TaiMed Biologics has applied for approval from the FDA for the biweekly injectable antibody treatment ibalizumab for people with multidrug-resistant HIV. If approved, ibalizumab would be the first HIV treatment with a new way of attacking the virus to hit the market in 10 years, as well as the first-ever treatment not to require daily dosing.
TaiMed has developed ibalizumab, a humanized monoclonal antibody, in partnership with Theratechnologies.
The FDA has granted ibalizumab a breakthrough therapy designation, which is given to those investigational therapies that may provide a substantial improvement over currently available treatments for a life-threatening health condition. TaiMed has also requested a priority review designation from the FDA, which would accelerate the review process.
The FDA application is based on data from the Phase III TMB-301 study of ibalizumab, the results of which were presented at the 2017 Conference on Retroviruses and Opportunistic Infections (CROI) in Seattle in February.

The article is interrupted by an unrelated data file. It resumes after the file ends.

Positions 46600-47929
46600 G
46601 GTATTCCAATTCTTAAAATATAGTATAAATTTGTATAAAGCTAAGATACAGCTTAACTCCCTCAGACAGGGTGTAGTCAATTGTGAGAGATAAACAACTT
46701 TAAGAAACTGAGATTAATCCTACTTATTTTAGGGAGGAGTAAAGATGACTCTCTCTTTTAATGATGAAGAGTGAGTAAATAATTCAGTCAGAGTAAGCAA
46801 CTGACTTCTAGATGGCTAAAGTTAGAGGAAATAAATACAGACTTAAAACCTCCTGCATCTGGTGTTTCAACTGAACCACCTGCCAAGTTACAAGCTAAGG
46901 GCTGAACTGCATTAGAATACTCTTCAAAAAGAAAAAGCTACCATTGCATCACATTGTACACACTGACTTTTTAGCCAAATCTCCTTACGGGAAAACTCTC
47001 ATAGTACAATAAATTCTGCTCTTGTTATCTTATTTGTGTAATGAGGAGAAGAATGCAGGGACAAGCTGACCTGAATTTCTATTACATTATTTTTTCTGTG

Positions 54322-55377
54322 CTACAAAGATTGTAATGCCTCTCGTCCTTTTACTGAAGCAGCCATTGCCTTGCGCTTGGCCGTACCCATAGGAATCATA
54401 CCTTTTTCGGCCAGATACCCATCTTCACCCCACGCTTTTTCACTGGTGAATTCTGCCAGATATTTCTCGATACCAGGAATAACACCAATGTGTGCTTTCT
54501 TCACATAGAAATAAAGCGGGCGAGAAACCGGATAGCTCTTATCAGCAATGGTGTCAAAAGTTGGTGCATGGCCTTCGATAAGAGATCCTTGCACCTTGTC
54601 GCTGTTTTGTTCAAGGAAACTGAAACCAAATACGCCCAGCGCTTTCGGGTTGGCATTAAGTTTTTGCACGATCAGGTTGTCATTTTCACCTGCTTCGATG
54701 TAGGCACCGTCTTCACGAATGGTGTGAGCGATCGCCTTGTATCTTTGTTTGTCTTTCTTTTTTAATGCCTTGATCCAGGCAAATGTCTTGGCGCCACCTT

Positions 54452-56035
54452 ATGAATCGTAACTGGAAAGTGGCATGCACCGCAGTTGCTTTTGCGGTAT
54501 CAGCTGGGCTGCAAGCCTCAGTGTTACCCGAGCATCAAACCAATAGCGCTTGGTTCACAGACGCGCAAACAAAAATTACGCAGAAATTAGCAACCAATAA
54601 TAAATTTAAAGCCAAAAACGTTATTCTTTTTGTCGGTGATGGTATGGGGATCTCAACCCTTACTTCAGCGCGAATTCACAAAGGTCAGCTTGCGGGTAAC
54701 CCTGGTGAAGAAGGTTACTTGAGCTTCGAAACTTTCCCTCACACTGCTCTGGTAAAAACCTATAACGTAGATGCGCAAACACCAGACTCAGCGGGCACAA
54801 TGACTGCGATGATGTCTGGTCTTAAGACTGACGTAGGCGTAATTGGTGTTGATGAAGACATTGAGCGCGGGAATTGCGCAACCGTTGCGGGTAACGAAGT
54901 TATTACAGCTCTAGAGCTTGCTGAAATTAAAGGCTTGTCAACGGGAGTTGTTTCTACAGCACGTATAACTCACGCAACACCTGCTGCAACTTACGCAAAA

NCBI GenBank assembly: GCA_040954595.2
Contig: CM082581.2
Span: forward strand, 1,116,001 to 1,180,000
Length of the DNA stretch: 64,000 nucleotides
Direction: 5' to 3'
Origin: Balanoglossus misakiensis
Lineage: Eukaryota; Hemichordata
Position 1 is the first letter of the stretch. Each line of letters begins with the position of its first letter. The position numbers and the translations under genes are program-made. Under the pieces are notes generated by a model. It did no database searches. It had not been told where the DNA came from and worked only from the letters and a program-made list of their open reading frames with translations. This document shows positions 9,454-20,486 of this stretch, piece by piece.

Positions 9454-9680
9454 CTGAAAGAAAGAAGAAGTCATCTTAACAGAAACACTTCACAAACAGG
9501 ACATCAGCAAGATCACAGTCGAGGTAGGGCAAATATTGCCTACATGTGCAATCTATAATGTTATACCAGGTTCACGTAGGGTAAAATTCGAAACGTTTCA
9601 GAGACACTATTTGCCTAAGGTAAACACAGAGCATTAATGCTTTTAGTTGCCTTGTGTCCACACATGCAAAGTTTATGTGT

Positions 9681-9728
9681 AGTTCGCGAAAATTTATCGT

The study included 40 people with multidrug-resistant HIV who were taking a failing daily oral ARV regimen or were not on treatment for the virus. They received 24 weeks of biweekly intravenous ibalizumab injections, starting an optimized background regimen of daily ARVs two weeks into this period.
The overall efficacy rate of the antibody treatment was likely hampered by the fact that nine participants (23 percent) did not complete the study. Four died for reasons not related to ibalizumab, three dropped out of the study and two were lost to follow-up. Nevertheless, as is standard in such clinical research, the researchers included these individuals in their final analysis of the treatment’s efficacy.
After the 24-week treatment period, the participants experienced a 40-fold average drop in viral load. Forty-eight percent experienced greater than a 100-fold drop. Of the 43 percent of the participants who took the investigational ARV fostemsavir as a part of their optimized background daily oral ARV regimen, nearly half achieved an undetectable viral load.
To read a press release about the FDA application, click here.